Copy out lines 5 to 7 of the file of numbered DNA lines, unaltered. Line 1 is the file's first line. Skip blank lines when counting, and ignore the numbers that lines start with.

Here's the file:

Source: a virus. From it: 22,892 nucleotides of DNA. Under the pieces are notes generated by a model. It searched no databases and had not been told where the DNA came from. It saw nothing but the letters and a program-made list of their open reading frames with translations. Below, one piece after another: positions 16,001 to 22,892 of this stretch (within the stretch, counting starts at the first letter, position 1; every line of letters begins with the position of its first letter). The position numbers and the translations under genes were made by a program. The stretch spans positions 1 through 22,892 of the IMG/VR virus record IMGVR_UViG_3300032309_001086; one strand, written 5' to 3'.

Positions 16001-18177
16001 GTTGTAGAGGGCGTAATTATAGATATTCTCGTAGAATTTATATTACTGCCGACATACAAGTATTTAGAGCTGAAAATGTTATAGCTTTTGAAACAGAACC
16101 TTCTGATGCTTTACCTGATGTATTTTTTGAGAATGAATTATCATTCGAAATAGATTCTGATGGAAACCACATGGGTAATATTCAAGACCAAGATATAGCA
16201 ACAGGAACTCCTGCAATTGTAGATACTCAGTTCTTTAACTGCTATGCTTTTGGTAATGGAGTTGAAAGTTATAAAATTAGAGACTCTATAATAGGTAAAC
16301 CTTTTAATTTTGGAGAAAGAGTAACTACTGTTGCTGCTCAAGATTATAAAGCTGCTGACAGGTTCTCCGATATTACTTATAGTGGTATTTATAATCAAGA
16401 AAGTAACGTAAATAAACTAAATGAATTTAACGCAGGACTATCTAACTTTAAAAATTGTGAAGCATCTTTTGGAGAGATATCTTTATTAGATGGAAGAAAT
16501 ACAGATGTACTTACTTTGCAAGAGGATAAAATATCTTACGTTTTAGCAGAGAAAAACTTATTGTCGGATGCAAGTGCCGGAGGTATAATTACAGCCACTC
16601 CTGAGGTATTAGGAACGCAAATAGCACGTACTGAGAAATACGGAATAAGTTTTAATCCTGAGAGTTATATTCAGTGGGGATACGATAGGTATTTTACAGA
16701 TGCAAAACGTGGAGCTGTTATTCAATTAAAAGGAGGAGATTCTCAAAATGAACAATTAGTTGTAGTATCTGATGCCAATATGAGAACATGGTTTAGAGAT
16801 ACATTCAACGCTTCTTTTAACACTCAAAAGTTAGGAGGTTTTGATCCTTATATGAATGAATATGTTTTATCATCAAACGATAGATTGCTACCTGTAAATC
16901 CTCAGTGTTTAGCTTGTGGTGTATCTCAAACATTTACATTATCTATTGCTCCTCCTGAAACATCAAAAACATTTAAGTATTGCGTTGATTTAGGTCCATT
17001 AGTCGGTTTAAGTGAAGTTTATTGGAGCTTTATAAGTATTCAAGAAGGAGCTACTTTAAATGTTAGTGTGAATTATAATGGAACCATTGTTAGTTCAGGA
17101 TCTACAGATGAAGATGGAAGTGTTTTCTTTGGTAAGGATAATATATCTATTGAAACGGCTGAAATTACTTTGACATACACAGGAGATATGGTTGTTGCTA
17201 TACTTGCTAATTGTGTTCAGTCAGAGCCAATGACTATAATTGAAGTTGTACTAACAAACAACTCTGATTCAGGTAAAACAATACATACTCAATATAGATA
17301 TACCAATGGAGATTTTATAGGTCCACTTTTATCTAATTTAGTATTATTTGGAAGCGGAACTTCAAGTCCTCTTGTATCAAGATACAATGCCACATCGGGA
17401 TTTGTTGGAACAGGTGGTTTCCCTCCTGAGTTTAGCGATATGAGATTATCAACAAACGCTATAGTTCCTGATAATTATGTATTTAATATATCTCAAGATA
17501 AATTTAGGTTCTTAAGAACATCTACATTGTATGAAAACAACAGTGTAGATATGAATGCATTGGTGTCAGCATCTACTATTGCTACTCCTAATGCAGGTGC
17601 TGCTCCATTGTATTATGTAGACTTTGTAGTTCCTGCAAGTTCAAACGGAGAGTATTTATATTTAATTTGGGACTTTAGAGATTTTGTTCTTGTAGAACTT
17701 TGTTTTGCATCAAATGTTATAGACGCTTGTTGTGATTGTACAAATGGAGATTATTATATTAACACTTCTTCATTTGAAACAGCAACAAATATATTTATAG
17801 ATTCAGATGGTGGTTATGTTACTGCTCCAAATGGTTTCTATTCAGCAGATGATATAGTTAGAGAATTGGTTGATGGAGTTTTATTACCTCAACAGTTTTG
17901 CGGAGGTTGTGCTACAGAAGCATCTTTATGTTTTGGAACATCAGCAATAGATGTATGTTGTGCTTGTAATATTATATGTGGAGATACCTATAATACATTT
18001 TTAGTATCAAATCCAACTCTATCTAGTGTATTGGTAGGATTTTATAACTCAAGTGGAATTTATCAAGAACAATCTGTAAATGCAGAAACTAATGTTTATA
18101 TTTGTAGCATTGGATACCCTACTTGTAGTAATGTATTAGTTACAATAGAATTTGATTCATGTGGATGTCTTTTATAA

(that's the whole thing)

16201 ACAGGAACTCCTGCAATTGTAGATACTCAGTTCTTTAACTGCTATGCTTTTGGTAATGGAGTTGAAAGTTATAAAATTAGAGACTCTATAATAGGTAAAC
16301 CTTTTAATTTTGGAGAAAGAGTAACTACTGTTGCTGCTCAAGATTATAAAGCTGCTGACAGGTTCTCCGATATTACTTATAGTGGTATTTATAATCAAGA
16401 AAGTAACGTAAATAAACTAAATGAATTTAACGCAGGACTATCTAACTTTAAAAATTGTGAAGCATCTTTTGGAGAGATATCTTTATTAGATGGAAGAAAT